|Object ID #||EBATTERY.009.1|
|Title||9 East Battery (Robert William Roper House)|
|Object Type||Property File|
|Scope & Content||
Constructed 1838-39; addition late 19th century; restored 1982-83. The Robert William Roper House is one of Charleston's most monumental Greek Revival houses. With its prominent position on the southern edge of the Battery, its massive 5-columned Ionic portico could be seen by approaching ships miles away. The city originally intended for this section of the Battery to be part of White Point Gardens, an L-shaped public park running from Atlantic to Church Streets, on East and South Battery. The financial panic of 1837 encouraged the city to sell the lands on the eastern side, predicting that they "will produce a beautiful row of ornamental buildings along the whole line of East Bay Battery." The income generated from the sale of these lots was used to finance the development of the southern section of the park, extending it westward to Meeting and later to King Street. With the development of the park and the high retaining wall, the Battery became a social gathering place in Charleston. In April 1838 Robert William Roper purchased two lots along the Battery from the city for $8,200. For $1,439 he also acquired a triangular section of the lot which bounded his to the north and which Isaac Holmes had recently bought from the city. Roper's house on East Battery was grand in scale and execution, with possible design by Charles F. Reichardt. With narrow end facing the street, the colossal Ionic columns of the piazza stretch down the length of the lot. At the time of its construction, however, nothing stood between Roper's house and the harbor beyond. The house follows a side hall, double-parlor plan but boasts a large west wing added by late 19th century owners. Original interior detailing includes classical imagery likely inspired by widely available pattern books. Roper died of malaria in 1845. Post-Civil War purchasers, the Sieglings of the music emporium at 243 King Street, lived here for a half century, selling to New Yorker Solomon Guggenheim in 1929. The current owner completed one of America's most notable restorations of a Greek Revival house in the early 1980s.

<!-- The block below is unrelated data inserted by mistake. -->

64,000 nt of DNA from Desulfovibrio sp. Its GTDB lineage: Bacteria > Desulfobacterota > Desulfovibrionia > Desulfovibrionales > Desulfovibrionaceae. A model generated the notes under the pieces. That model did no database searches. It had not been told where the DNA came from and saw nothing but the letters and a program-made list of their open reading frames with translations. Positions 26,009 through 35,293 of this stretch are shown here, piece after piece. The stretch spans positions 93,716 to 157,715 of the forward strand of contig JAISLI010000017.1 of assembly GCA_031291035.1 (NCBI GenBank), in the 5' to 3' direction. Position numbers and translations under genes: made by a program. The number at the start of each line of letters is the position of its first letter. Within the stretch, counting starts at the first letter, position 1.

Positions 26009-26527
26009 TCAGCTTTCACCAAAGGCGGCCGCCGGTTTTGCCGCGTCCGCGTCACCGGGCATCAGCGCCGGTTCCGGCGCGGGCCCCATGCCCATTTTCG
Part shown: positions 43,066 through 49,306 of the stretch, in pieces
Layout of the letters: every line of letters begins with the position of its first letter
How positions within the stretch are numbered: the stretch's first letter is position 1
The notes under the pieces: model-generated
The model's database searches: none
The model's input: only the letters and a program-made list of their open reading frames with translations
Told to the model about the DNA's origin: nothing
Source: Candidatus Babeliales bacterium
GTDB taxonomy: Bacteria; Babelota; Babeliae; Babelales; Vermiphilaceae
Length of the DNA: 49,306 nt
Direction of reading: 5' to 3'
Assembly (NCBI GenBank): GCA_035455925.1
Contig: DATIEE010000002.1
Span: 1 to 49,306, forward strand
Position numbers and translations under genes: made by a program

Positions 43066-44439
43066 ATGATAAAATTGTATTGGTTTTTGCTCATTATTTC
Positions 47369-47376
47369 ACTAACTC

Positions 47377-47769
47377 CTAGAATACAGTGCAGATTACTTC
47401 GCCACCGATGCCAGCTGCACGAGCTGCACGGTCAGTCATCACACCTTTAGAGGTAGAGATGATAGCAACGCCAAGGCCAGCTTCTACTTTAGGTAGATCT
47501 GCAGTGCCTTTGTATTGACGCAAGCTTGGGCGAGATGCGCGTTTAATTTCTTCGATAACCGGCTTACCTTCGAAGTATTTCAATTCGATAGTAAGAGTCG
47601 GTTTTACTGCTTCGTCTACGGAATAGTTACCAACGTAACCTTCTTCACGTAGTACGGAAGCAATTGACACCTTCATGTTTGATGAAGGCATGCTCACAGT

File contains FOHG house histories (1992, 2004); FOHG garden history (2004); narrative histories from Vernacular Architecture of Charleston and the Lowcountry and Architectural Guide to Charleston; National Register Nomination Form; copy (reduced) of HABS drawings; draft of FOH house history (undated); letter from Lawrence Walker to homeowner regarding concerns about masonry work being done (1899); article from The Magazine Antiques (5/1990).
|Subjects||Historic buildings--South Carolina--Charleston|
National Register of Historic Places
|Physical Description||1 File Folder|
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